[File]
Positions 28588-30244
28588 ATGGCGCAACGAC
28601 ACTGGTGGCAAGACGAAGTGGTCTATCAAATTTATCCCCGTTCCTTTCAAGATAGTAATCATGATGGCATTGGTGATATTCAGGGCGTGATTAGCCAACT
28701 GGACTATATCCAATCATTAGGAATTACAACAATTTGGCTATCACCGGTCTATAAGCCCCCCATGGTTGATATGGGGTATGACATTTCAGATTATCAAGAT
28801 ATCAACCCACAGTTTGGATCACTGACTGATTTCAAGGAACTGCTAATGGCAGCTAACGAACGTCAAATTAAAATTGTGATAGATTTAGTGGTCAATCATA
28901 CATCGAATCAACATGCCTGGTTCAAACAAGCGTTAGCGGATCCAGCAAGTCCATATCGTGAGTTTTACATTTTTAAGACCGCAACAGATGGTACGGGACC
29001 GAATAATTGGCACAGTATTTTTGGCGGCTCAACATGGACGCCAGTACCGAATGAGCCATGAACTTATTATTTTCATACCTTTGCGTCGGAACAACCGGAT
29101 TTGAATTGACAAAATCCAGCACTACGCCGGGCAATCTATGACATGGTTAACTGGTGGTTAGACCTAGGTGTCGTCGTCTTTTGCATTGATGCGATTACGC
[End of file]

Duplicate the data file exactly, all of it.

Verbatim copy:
Positions 28588-30244
28588 ATGGCGCAACGAC
28601 ACTGGTGGCAAGACGAAGTGGTCTATCAAATTTATCCCCGTTCCTTTCAAGATAGTAATCATGATGGCATTGGTGATATTCAGGGCGTGATTAGCCAACT
28701 GGACTATATCCAATCATTAGGAATTACAACAATTTGGCTATCACCGGTCTATAAGCCCCCCATGGTTGATATGGGGTATGACATTTCAGATTATCAAGAT
28801 ATCAACCCACAGTTTGGATCACTGACTGATTTCAAGGAACTGCTAATGGCAGCTAACGAACGTCAAATTAAAATTGTGATAGATTTAGTGGTCAATCATA
28901 CATCGAATCAACATGCCTGGTTCAAACAAGCGTTAGCGGATCCAGCAAGTCCATATCGTGAGTTTTACATTTTTAAGACCGCAACAGATGGTACGGGACC
29001 GAATAATTGGCACAGTATTTTTGGCGGCTCAACATGGACGCCAGTACCGAATGAGCCATGAACTTATTATTTTCATACCTTTGCGTCGGAACAACCGGAT
29101 TTGAATTGACAAAATCCAGCACTACGCCGGGCAATCTATGACATGGTTAACTGGTGGTTAGACCTAGGTGTCGTCGTCTTTTGCATTGATGCGATTACGC